The flower for December is the Poinsettia. The bright petals are actually leaves, while the flowers themselves are very small and yellow. Traditionally, this flower is red, but they also come in cream, yellow, pink and peach.
The Poinsettia is appropriate for the month of December as it is also known as the Christmas Star and the Christmas Flower. It is a vibrant red and green plant that originates in Mexico and Central America. Other names for the Poinsettia include Mexican Flame Leaf, Winter Rose, Noche Buena, Star Flower and the Atakurk’s Flower.
Considered by the ancient Aztecs as a symbol of purity and wisdom, it was used as a dye and for medicinal reasons. Now the Poinsettia’s red, white or pink colours symbolize good cheer, success and bring wishes of celebration – a fitting flower for the celebratory season of December.
Here in Australia, the Poinsettia is the traditional Christmas flower and has also come to be the birth symbol for Christmas babies. It is the perfect flower to send to spread birthday wishes, good cheer and future success.
Other symbols of the Poinsettia flower are joy, love, hope, purity, holiness and motherhood.
All over the world, the Poinsettia can be seen throughout decorations over the month of December. It features as table centerpieces, in Christmas wreaths or as a potted plant. It is a bright and recognizable plant to bring in the month of December!
Have a look at our website: https://richmondflorist.com.au/ Or Instagram: https://www.instagram.com/melbourneflorist/ And come visit us to see what flowers might be featured on you table or in your wreath this season!
Comments Off on Remembrance Day
Remembrance Day is a memorial day celebrated by the Commonwealth of Nations. It is also sometimes informally known as Poppy Day. It is celebrated on the 11th hour, on the 11th day of the 11th month, in accordance with the armistice that was signed.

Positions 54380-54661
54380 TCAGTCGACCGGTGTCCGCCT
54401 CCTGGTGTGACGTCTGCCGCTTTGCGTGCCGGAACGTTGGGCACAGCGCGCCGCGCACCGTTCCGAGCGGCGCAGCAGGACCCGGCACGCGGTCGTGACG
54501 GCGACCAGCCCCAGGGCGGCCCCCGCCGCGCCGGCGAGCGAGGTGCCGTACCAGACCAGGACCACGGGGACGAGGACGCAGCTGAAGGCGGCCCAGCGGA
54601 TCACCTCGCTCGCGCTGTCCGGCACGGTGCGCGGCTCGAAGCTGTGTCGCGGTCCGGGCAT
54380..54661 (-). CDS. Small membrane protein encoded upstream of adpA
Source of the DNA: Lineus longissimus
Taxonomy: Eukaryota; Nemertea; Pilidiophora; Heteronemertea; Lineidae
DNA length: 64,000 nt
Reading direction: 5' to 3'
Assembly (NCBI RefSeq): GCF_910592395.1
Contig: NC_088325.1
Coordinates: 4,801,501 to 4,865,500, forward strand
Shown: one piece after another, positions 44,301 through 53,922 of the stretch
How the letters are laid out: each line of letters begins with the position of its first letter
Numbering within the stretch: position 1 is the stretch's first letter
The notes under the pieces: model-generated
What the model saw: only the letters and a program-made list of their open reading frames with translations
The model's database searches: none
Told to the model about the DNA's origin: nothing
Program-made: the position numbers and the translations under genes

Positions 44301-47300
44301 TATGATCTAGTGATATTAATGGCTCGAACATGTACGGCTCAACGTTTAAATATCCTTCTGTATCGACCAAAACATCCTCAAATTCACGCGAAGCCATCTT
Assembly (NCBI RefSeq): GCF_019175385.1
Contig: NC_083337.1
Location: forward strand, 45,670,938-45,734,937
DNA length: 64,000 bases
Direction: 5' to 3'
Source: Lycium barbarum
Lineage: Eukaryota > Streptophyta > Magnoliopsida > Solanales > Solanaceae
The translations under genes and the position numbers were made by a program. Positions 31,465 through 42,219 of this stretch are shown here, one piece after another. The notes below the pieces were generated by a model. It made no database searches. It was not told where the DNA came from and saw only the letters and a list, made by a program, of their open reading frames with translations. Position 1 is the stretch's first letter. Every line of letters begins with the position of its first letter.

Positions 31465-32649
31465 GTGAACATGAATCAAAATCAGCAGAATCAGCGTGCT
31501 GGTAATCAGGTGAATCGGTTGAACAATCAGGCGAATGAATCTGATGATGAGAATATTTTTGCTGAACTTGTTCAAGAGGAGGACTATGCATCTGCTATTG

The red poppy has become the floral symbol of Remembrance Day, relating to the poem “In Flanders Fields”. Slowly, the tradition of poppies caught on, with people swearing to wear them as a symbol of their respect. At first, real poppies were worn. These poppies bloomed in some of the fields of Flanders during World War 1, their brilliant red colour was a symbol of the blood that was spilled in these battlefields.
“In Flanders Fields the poppies blow, between the crosses, row on row…”
In Australia in 1997, Governor-General Sir William Deane formally declared Remembrance Day as a day to observe one minute’s silence at 11:00am to remember all those who have died and suffered for us in all wars and armed conflicts.
There aren’t many flowers that play as important a role in religion, mythology, politics and medicine as a poppy. A red poppy is a symbol of death, remembrance and consolation in the West and it symbolizes love and success in the East. A white poppy is linked to funerals, memorials and peaceful rest. Pink, purple and blue poppies are associated with imagination, luxury and success.
Wear a red poppy and remember them this November 11th; lest we forget.
“At the going down of the sun and in the morning, we will remember them.”